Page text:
The world is buzzing now that Meghan Markle and Prince Harry’s baby boy, Archie Harrison Mountbatten-Windsor, was born on May 6, 2019. But even as seventh in line for the British throne, Archie isn’t a prince, thanks to a 102-year-old rule.
In 1917, King George V issued a statement that “the grandchildren of the sons of any such Sovereign in the direct male line (save only the eldest living son of the eldest son of the Prince of Wales) shall have and enjoy in all occasions the style and title enjoyed by the children of Dukes of these Our Realms.” Queen Elizabeth II is the current sovereign, so her children and grandchildren get royal titles. But her great-grandchildren—like Prince Harry and Meghan Markle’s son—would be Lord or Lady Mountbatten-Windsor, rather than a prince, and he doesn’t get the HRH style of a “royal highness.” In Archie’s case, his parents settled on the style of “Master” for a reason that sways from tradition.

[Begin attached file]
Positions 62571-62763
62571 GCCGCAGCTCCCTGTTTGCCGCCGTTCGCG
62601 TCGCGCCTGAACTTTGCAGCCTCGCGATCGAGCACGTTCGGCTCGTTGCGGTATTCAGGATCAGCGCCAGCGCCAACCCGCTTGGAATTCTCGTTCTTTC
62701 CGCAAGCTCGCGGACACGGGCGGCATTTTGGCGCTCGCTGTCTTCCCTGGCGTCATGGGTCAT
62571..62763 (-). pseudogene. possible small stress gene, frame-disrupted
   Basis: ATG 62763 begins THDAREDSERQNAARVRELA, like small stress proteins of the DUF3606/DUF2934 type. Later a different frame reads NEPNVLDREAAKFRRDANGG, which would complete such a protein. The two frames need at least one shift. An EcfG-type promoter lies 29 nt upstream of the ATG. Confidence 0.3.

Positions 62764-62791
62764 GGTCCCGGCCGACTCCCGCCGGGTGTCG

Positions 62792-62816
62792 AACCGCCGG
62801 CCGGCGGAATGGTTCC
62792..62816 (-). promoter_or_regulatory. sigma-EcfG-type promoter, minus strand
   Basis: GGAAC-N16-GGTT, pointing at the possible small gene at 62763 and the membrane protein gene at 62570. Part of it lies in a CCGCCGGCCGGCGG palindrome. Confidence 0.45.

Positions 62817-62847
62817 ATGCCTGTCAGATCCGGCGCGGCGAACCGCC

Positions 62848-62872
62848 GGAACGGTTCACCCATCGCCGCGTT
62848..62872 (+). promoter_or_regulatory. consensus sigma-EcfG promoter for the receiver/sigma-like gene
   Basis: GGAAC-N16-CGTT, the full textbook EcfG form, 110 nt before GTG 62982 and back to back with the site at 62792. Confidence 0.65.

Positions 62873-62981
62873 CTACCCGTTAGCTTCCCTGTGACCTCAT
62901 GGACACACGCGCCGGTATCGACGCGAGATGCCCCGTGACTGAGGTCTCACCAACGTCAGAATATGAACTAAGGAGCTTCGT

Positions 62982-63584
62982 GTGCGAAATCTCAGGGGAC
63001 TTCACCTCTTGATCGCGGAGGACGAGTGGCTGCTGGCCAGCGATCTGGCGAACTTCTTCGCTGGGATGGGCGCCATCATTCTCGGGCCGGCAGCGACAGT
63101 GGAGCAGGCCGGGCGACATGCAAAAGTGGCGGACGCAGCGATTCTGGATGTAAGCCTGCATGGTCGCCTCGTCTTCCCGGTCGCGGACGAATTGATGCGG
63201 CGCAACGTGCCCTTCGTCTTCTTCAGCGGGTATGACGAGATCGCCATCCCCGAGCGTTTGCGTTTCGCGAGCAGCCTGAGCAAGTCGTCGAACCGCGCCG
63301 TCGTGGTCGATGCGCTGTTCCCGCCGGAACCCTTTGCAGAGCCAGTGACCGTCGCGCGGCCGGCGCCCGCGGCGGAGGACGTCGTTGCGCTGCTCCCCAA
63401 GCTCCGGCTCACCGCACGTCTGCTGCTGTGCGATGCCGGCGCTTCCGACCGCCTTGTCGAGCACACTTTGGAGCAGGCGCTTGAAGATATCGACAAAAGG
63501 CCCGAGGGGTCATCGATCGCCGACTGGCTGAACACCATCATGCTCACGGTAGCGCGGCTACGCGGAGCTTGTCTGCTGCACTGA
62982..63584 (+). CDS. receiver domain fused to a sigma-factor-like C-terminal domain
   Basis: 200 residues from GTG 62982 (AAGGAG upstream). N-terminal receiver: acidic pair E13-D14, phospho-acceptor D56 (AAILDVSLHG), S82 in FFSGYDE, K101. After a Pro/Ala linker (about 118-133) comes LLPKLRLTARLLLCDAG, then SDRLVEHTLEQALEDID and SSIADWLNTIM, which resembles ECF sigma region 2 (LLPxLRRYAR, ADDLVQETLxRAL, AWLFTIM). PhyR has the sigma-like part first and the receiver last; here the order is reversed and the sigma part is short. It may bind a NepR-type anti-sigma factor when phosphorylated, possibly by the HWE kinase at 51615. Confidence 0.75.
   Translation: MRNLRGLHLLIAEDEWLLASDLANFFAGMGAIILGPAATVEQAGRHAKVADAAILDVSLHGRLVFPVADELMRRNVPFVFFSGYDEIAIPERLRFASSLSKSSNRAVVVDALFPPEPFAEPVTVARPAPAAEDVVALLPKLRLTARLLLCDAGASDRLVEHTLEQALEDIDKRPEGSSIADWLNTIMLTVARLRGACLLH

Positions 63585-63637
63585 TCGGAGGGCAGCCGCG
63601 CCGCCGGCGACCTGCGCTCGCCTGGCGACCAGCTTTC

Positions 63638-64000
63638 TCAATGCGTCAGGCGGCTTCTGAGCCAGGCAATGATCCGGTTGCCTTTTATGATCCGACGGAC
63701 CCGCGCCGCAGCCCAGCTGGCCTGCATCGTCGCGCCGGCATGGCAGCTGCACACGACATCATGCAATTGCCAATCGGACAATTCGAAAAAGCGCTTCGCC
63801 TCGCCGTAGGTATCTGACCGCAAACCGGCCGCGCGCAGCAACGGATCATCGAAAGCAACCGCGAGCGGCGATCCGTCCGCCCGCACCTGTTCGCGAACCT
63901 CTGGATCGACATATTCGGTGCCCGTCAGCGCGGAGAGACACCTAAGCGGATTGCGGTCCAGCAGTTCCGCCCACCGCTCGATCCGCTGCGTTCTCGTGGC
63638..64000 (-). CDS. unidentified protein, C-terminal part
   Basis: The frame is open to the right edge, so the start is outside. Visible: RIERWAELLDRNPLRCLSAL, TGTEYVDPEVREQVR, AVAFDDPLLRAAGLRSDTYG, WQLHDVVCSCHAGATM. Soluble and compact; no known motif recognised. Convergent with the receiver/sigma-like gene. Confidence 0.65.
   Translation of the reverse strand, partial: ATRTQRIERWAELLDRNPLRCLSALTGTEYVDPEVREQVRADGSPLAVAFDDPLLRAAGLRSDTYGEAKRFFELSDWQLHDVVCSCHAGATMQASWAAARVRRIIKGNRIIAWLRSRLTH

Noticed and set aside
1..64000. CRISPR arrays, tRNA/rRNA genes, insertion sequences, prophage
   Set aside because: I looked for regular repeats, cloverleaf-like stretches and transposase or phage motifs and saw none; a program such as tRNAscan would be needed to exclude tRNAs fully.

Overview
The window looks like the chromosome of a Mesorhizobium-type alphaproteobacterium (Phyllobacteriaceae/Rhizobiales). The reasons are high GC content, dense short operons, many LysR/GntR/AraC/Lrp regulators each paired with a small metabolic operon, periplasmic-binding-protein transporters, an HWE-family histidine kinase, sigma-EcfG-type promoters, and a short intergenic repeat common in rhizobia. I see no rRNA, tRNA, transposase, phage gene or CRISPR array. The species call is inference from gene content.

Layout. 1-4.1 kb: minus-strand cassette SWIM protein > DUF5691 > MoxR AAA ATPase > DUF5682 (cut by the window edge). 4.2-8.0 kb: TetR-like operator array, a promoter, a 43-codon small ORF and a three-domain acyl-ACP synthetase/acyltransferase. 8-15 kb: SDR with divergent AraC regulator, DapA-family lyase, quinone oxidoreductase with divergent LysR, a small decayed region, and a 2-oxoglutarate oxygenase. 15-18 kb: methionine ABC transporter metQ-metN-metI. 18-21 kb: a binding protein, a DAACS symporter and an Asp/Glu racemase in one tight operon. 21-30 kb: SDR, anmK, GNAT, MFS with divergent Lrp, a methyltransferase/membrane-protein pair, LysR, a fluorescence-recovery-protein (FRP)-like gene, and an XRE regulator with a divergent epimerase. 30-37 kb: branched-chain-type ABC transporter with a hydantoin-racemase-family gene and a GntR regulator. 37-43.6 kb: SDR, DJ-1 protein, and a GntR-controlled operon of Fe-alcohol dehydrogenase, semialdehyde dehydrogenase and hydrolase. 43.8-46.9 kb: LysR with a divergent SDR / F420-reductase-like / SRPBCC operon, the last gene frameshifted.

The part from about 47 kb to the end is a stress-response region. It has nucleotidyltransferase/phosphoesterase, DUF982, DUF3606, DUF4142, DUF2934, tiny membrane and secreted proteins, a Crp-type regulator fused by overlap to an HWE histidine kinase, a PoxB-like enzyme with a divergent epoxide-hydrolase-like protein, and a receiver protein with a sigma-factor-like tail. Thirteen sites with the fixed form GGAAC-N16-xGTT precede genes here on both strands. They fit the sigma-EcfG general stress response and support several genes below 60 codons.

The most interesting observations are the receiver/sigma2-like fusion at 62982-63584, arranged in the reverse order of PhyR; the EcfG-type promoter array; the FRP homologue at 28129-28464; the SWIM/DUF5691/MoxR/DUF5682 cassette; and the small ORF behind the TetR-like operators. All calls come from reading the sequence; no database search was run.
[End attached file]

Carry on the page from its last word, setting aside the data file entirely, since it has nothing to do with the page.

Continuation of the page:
But why are Prince William and Kate Middleton’s kids lucky enough to get those royal titles? Because the queen said so, of course.
As a direct heir to the throne, George would have been a prince no matter what—but Charlotte and Louis wouldn’t have. When Kate was pregnant, Queen Elizabeth issued a letters patent giving the Prince or Princess title to any of William’s children.
Some of the queen’s grandchildren, such as Lady Louise Windsor and James, Viscount Severn, could have been given royal titles when they were born, but their parents asked the queen not to so that they could live more “normal” lives. So if Queen Elizabeth decided not to extend the HRH title, it might not be a bad thing after all. If all these titles confuse you, here’s the line of succession to the British throne.